Referring to FIG. 4A, the sequence 400 may include, and may begin with, operation 402, which comprises backing up data. Small or large amounts of data may be backed up. For example, hundreds of gigabytes of data could be backed up. As an example, the data may be backed up onto tape. Disk storage is typically organized in blocks of data, which may be large or small. For example, a block could be 512 Bytes or 2048 Bytes. The operation of backing up the data may include storing information identifying the storage locations of each of a plurality of blocks of the data. Herein the term “data” includes any type of data, for example, files and/or raw data.
Backing up the data may further comprise storing metadata with the data. The metadata may include information concerning access characteristics of blocks of the data, which permits optimizing the order in which data blocks are restored. Optimizing the order in which data blocks are restored can improve performance, in comparison with restoring data blocks sequentially, which can produce uneven performance. The access characteristics metadata may be used in embodiments in which the data is retrieved in an order based on the access characteristics. The data access pattern (access characteristics) metadata may be used to predict the order in which parts of the data are likely to be accessed by the application. The data access patterns may be tracked and the metadata may be stored with the data. Alternatively, rather than storing the metadata with the data, the operation of backing up the data may comprise associating metadata that indicates access characteristics of blocks of the data, with the data.
The sequence 400 may further include operation 404, which comprises receiving a request for at least a portion of the data. For example, an application program 115 may request access to a data file. The sequence 400 may further include operation 406, which comprises creating a directory (or folder) entry for the data in a virtual file system. (Unix and DOS use the term “directory”, whereas Macintosh computers and Windows use the term “folder.”) The operation of creating a directory entry may include creating a pointer for the data in the virtual file system. The sequence 400 may further include operation 408, which comprises allocating sufficient storage space for the data in a physical storage (which may be a file). The sequence 400 may further include operation 410, which comprises initializing a block virtualization indicator to a value indicating that the data is not available.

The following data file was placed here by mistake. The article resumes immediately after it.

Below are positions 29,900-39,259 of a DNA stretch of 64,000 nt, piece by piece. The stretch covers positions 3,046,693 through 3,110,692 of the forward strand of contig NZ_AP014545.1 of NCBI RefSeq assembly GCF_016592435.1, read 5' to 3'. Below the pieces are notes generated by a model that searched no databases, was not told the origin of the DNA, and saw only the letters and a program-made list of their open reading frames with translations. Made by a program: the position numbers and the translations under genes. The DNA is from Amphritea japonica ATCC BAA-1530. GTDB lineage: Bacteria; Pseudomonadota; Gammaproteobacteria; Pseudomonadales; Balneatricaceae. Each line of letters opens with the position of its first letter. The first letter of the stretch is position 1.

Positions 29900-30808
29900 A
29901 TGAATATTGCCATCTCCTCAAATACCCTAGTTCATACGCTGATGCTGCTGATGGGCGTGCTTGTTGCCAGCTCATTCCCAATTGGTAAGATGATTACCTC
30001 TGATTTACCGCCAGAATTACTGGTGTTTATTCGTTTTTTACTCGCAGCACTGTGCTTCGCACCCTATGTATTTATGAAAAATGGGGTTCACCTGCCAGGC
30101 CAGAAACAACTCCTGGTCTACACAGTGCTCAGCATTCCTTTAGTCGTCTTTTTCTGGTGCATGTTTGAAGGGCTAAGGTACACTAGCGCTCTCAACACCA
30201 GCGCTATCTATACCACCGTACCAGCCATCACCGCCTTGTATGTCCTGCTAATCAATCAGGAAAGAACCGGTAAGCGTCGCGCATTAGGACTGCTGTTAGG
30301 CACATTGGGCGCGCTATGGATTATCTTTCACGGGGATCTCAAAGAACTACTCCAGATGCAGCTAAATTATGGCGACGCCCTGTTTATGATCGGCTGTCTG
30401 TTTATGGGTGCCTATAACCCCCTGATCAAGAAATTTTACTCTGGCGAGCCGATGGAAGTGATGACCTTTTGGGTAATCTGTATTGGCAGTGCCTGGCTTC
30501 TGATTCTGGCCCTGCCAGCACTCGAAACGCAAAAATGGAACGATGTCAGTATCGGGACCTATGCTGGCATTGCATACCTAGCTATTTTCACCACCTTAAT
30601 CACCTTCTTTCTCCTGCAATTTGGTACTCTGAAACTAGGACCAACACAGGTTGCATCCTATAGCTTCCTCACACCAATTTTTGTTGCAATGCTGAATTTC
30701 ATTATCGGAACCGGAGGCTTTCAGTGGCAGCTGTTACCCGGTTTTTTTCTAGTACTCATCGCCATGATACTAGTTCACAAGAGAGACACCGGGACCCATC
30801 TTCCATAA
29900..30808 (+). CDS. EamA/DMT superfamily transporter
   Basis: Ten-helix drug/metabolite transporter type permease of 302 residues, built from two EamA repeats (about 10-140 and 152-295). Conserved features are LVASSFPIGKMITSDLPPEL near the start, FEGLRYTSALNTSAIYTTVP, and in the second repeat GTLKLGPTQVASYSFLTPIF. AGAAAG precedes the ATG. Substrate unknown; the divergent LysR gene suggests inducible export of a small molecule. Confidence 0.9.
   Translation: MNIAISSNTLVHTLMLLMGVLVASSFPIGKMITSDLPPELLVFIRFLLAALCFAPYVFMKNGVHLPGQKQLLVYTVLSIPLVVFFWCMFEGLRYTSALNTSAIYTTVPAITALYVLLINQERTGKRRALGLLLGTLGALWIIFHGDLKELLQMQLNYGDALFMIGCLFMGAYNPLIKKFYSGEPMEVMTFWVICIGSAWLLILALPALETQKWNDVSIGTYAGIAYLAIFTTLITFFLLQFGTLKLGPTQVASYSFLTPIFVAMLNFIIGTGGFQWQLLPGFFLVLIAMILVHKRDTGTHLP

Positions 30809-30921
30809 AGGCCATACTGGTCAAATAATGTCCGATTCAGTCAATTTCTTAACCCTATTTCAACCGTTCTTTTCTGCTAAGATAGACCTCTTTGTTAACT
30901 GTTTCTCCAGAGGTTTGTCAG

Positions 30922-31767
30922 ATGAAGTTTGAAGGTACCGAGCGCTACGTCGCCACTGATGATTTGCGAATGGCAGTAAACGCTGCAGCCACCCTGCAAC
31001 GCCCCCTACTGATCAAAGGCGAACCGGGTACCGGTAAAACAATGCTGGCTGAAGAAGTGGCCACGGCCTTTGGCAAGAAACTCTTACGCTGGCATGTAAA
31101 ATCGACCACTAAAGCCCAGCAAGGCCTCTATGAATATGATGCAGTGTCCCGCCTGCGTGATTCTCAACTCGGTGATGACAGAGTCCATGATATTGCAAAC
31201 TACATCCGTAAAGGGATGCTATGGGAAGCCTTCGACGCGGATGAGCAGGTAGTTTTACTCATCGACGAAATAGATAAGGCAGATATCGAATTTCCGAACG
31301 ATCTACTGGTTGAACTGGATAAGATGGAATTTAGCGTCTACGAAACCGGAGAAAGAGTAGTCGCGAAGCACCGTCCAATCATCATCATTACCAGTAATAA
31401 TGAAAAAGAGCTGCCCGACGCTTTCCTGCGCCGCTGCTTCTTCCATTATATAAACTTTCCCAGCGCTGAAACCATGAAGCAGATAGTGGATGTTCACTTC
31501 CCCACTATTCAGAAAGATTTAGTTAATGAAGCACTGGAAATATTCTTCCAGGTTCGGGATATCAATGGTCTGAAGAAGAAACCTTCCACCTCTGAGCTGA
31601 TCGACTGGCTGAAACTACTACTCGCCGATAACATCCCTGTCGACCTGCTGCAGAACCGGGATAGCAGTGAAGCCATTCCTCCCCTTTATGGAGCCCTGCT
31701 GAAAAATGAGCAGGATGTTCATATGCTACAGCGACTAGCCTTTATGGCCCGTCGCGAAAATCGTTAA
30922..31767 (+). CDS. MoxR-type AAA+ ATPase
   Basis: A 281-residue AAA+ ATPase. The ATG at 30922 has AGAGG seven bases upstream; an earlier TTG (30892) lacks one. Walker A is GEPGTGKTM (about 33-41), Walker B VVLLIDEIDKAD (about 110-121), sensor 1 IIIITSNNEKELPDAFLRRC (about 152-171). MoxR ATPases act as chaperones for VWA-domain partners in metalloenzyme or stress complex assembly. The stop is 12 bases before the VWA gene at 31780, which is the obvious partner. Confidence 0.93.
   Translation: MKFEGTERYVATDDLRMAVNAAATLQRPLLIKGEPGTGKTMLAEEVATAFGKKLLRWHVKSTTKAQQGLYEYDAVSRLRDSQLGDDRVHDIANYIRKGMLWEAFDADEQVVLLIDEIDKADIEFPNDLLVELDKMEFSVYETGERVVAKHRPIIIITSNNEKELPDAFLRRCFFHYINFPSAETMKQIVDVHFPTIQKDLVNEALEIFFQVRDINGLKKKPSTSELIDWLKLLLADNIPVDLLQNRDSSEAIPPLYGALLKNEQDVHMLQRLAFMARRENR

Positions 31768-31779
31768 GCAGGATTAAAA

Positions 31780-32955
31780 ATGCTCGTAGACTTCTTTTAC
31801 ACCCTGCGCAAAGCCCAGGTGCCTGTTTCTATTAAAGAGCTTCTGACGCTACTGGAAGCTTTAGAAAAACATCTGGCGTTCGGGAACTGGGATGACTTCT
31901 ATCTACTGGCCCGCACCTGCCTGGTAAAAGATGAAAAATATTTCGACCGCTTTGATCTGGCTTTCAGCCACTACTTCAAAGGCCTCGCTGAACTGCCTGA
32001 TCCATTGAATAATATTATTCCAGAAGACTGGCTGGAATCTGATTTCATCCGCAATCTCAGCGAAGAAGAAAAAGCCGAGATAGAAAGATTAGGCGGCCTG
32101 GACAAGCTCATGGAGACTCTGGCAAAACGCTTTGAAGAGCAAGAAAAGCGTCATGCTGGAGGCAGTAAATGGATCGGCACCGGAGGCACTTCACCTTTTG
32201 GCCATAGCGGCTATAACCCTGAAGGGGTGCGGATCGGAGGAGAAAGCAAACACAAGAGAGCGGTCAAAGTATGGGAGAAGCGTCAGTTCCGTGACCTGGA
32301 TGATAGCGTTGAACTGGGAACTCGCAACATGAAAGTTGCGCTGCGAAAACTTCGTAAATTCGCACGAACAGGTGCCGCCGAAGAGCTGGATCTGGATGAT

The sequence 400 may further include operation 412, which comprises identifying if an application performs a write that does not require a read/modify/write on a block of the data that has not yet been restored, and if so the sequence 400 may also include operation 414, which comprises marking the block of the data as discarded for purposes of the restore.
Referring to FIG. 4B, the sequence 400 may further include operation 416, which comprises writing a subset of the data to the storage space. Operation 416 may also include retrieving the data. The sequence 400 may further include operation 418, which comprises changing the block virtualization indicator to a value indicating that the data is available. The virtualization entry is updated to indicate where the data is stored instead of indicating that the data is not available. In some examples, 10% of the blocks, 1 block, or 10,000 blocks may be retrieved and written to the storage space before the block virtualization indicator is changed to indicate that the data is available. The default amount to be retrieved before the block virtualization indicator is changed may be changed.